You can easily lose sight of your personal finances and goals when life gets in the way. But the turn of the year can act as a useful reset button to take stock of your financial health.
Here's a quick checklist to help you – and your family – organise your finances for the year ahead.
1. Understand your budget and balance sheet
“Cleaning your finances starts with taking a step back and having a good, long look at your financial decisions," says Dean Moore, managing director and head of Wealth Planning at RBC Wealth Management in the British Isles. It may sound rudimentary, but do you know which assets are where, and what comes in and goes out of your financial accounts?
“It's not unusual for clients to discover regular direct debits and standing orders they've completely forgotten about," explains Moore. “Treat your own finances as if you're a business and spend the time to understand your balance sheet – your assets, liabilities and cash flow. Taking inventory of all your accounts and where they stand will help you keep track of spending and gain a better picture of your overall wealth." This, in turn, creates a good foundation for setting realistic financial goals.
2. Declutter and consolidate your accounts
Over time, you may have opened several accounts at different financial institutions, managing multiple administrations with duplication of fees and investments. You can simplify this process by consolidating accounts with one institution that can manage it all on your behalf, or leverage digital tools to see everything in one place.
3. Create a personal and financial timeline
“It's important to be clear about your personal priorities for the year ahead when taking stock of your finances," says Annabel Bosman, head of Relationship Management for RBC Wealth Management in the British Isles.
Maybe you're planning to expand your business, move abroad, start a family or buy a second home. Whatever your plans are, most of them will have financial implications. “Knowing what's important to you personally can help align your financial plans to these priorities and ensure you have the means to realise them," Bosman says.
4. Allocate savings to short-, medium- and long-term goals
Dividing your savings among short-, medium- and longer-term goals can help you determine the amount of risk you should take on. For instance, you should take less risk with funds set aside for the short-term versus those set aside for the long-term, when savings in the form of a pension can be invested to potentially realise better returns in the long run.
5. Review your asset mix
After-tax returns may depend on how your portfolio is allocated among stocks, fixed income and cash. Moore explains “Speaking with an advisor can help you determine whether there's a need to rebalance your portfolio to meet the targets you set."
In addition to periodically rebalancing your portfolio, ensure your asset allocation is suitable for the life stage you are in right now. “You need to ask yourself whether your portfolio is appropriate for your age, ambitions and risk appetite. This kind of honest self-evaluation can be the key to you securing the financial future you want," says Moore.
Reviewing your wealth and assets can also serve as a good time to think about whether you 'have enough'. “Understanding your current financial position can help prompt discussions about passing on wealth to your family," adds Moore.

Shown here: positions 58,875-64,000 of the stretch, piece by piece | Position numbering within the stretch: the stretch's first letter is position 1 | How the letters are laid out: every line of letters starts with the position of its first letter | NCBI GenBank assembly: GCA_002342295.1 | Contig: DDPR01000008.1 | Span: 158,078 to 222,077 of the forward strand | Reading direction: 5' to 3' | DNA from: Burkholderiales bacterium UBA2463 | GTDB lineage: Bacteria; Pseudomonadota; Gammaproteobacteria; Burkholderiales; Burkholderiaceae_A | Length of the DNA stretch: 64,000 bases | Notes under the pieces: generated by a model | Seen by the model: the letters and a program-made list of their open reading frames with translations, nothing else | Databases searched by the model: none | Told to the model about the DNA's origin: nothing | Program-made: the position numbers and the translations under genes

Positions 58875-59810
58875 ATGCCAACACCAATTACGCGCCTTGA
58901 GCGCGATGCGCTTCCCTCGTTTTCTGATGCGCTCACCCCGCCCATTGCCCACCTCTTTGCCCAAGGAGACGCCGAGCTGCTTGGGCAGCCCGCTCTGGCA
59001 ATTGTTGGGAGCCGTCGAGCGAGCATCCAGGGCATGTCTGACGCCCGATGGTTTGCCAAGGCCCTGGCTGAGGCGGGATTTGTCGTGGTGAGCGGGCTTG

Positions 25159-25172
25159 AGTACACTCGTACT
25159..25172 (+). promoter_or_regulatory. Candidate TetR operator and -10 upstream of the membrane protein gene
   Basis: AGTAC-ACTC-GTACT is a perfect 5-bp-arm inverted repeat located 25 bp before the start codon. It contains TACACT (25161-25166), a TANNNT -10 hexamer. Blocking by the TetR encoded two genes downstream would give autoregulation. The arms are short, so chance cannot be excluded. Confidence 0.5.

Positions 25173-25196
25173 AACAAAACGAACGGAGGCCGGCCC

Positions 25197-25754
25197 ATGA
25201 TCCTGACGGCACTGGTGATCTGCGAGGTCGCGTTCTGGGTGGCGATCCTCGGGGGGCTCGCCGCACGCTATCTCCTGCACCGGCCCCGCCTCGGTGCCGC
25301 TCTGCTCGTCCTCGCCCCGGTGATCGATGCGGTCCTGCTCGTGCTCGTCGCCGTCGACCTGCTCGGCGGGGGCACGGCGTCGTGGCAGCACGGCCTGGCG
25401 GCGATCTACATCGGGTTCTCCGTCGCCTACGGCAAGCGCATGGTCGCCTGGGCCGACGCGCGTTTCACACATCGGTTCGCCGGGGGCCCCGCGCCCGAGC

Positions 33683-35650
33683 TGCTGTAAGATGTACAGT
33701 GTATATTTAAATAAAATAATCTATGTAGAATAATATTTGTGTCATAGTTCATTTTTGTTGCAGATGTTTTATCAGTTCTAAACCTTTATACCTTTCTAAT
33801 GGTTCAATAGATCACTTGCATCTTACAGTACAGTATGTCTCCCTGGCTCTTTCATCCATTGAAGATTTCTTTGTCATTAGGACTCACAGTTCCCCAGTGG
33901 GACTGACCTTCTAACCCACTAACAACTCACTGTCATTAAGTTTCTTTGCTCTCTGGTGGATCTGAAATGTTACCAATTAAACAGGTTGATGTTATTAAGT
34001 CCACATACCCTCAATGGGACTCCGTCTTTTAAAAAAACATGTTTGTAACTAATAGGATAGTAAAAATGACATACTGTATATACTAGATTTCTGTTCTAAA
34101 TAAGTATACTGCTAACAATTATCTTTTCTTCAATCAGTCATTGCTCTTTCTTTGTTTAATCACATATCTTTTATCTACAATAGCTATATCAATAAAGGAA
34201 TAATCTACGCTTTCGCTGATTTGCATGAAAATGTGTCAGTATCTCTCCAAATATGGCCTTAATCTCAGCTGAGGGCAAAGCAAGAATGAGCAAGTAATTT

6. Ensure your will and power of attorney are up to date
“You would be surprised how many clients we come across that don't have a valid will in place," says Bosman. “People often neglect their own wills, so checking with your advisor to revisit your arrangements or indeed make them, is a must." Ensure that your signed will and power of attorney (POA) are current, for both medical and financial affairs.
Your will sets out your wishes for the distribution of your assets after your death, while an enduring POA is effective only when a person loses cognitive capacity. Everyone faces different and circumstance-specific situations. “You never know what the future has in store – just look at the COVID-19 pandemic," says Moore. Will writing in the UK was 267 percent higher
7. Use or lose your tax allowances
When the UK tax year starts in April each year, it marks the resetting of Individual Savings Accounts (ISAs), Junior ISAs, self-invested personal pensions (SIPPs) and Junior SIPPs allowances. An allowance is a yearly limit on how much you can save into these accounts, which then benefit from tax-free growth.
“The turn of the year is a good time to make sure you're using all of your allowances and take advantage of any remaining pension allowances before the April reset – do you have capital gains you could crystalise to make use of the annual allowance?" says Moore.
There are also higher risk, alternative investment opportunities that come with compelling tax incentives. “Enterprise investment schemes and venture capital trusts are two popular tools for investors in search of considerable potential returns," says Moore. “However, it's important to remember these are higher-risk investments and should therefore align with your risk appetite and exposure."
The New Year should also act as a tax filing reminder for those who are self-employed or a partner in a business partnership. “The UK government's annual income tax filing deadline for self-assessment tax returns is 31 Jan. If you miss this, you could receive a fine," Moore states.
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